Examples of tedious in a Sentence
- Writing a new spreadsheet or word-processing program these days is a tedious process, like building a skyscraper out of toothpicks. —Jeff Goodell, Rolling Stone, 16 June 1994
- Another of their assignments was to slow-fly any plane that had a new engine to break it in; that meant flying the aircraft for a tedious hour-and-a-half as slowly as it would possibly go without falling out of the sky. —Doris Weatherford, American Women and World War II, 1990
- From there, it became clear that the deposition was going to be neither as undramatic nor as quotidian, and even tedious, as it at first appeared. —Renata Adler, New Yorker, June 23, 1986
He made a tedious 45-minute speech.
The work is tedious, but it needs to get done.
Recent Examples of tedious from the Web
The workhorse helicopter is a staple in Afghanistan, where the rugged terrain makes ferrying troops and supplies on the ground tedious and dangerous.
Even the most tedious club staples — long lines, poor air circulation, and overpriced, watered-down drinks — would be worth it for a potential Aretha sighting.
The portage around Post Falls Dam wasn’t that bad, but they were buffeted by headwinds and stressed by numerous tedious stretches of skinny water full of board-grabbing rocks.
The app addresses one of the most tedious steps in the car-purchasing process: waiting around, sometimes for hours, while the dealer tries to line up a loan.
This homemade chicken pot pie recipe is anything but tedious—the whole thing can be made in one large saucepan. 4 frozen buttermilk biscuits 1 c. whole milk 3 tbsp.
But the story, which seems to have been bumped from first to last on Besson's very long to-do list, is tedious, cockamamie and meandering.
That’s especially true for molecular and cellular biology, in which the manual labor—squirting liquids, plating cells, counting colonies—is tedious and expensive.
While many young stars who have died from drug abuse became mythologized, stuck in an immortal fast lane, Fisher laid out the much more ragged and tedious reality of a constant struggle that millions of Americans fight.
These example sentences are selected automatically from various online news sources to reflect current usage of the word 'tedious.' Views expressed in the examples do not represent the opinion of Merriam-Webster or its editors. Send us feedback.
The Long and Uneventful History of tedious
Words frequently change their meanings, and some even will go from meaning one thing to meaning something almost opposite (such as nice, which in its earliest use meant "lewd, wanton, dissolute"). Tedious is not one of these words; its meanings may have shifted over the centuries, but they have always had something to do with irksome, boring, or overlong things. The word comes from the Latin taedēre, meaning “to disgust or weary.” Tedious has been in use since the 15th century and has been included in hundreds of dictionaries, although perhaps none have rendered so poetic and succinct a definition as Nathaniel Bailey’s entry in his 1756 New Universal Etymological English Dictionary: “Wearisome by continuance.”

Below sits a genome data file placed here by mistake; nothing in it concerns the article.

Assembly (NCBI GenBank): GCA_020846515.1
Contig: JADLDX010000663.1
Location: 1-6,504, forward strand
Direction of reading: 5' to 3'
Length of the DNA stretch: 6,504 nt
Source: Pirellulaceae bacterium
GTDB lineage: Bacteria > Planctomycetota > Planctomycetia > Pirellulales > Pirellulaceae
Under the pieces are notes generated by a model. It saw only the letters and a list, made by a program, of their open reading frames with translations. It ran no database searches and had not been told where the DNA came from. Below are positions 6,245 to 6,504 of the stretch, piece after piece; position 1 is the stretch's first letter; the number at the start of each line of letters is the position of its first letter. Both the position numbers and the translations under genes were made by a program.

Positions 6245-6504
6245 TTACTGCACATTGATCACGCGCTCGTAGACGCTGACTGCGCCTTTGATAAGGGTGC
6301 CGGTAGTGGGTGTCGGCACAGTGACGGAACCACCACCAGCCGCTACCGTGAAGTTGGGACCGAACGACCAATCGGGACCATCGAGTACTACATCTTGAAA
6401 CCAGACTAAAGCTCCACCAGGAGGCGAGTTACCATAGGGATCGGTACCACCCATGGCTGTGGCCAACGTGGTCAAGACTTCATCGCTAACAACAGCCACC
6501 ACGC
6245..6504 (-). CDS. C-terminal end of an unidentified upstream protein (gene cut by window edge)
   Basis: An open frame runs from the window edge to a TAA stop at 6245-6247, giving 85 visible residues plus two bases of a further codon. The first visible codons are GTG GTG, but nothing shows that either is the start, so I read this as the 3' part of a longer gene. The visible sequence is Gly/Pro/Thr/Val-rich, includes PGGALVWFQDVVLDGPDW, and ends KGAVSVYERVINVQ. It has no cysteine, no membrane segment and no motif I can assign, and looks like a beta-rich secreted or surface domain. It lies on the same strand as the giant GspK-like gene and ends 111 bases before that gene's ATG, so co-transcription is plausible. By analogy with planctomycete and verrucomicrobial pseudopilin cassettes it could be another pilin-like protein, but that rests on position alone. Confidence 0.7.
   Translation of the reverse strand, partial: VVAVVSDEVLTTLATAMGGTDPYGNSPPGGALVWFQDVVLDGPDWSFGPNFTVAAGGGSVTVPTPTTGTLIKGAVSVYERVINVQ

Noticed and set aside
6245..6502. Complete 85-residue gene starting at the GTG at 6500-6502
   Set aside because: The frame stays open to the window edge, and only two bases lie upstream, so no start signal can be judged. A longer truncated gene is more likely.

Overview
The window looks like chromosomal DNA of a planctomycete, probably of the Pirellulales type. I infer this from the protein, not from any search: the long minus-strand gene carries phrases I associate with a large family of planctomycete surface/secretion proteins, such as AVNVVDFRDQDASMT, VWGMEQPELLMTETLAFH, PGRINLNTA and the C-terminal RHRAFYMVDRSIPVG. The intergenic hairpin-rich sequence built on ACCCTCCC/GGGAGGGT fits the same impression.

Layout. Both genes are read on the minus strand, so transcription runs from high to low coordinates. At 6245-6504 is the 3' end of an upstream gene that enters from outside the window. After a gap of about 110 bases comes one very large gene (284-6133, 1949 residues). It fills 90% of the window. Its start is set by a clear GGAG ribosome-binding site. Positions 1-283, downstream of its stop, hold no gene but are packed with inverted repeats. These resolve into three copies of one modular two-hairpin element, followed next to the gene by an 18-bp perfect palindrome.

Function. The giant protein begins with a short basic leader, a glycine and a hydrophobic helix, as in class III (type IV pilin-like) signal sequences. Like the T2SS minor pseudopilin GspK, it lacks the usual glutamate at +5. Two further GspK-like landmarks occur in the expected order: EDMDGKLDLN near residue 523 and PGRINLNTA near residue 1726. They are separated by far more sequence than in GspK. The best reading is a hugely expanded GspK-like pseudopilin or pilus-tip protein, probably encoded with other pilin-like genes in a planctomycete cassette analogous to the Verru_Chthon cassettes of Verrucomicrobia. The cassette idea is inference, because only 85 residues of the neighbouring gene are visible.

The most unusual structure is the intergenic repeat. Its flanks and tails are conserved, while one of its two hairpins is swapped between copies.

Synonymsarid, colorless, drab, dreary, drudging, dry, dull, dusty, flat, heavy, ho-hum, humdrum, jading, jejune, leaden, mind-numbing, monochromatic, monotonous, numbing, old, pedestrian, ponderous, slow, stale, stodgy, stuffy, stupid, tame, boring, tiresome, tiring, uninteresting, wearisome, weary, wearying
Antonymsabsorbing, engaging, engrossing, gripping, interesting, intriguing, involving, riveting
Related Wordsaseptic, barren, blah, dullish, pleasureless, prosaic, prosy, soggy, spiritless; blank, earthbound, gray (also grey), inanimate, pallid, pedantic, sterile, suspenseless, undramatic, uneventful, unexciting, unimaginative, uninspiring, unnewsworthy, unrewarding, unsensational, unspectacular; annoying, bothersome, irksome, irritating; longsome; palling; draining, enervating, exhausting, fatiguing, wearing; debilitating, enfeebling; demoralizing, discouraging, disheartening, dispiriting; common, commonplace, ordinary, tepid, unexceptional, unsurprising, vapid; cumbersome, lumbering, plodding, poky (or pokey)
Near Antonymsamazing, astonishing, astounding, awesome, eye-opening, fabulous, marvelous (or marvellous), sensational, spectacular, surprising, wonderful, wondrous; animating, breathtaking, electrifying, energizing, enlivening, exciting, exhilarating, galvanizing, hair-raising, inspiring, invigorating, rip-roaring, rousing, stimulating, stirring, thrilling; amusing, diverting, entertaining; moving, poignant, touching; alluring, attracting, attractive, beguiling, bewitching, captivating, charming, enchanting, enthralling, entrancing, fascinating; mesmerizing, spellbinding; suspenseful; arresting, provocative, tantalizing
TEDIOUS Defined for English Language Learners
Definition of tedious for English Language Learners
: boring and too slow or long
TEDIOUS Defined for Kids
Definition of tedious for Students
- a tedious explanation
- a tedious job
Seen and Heard
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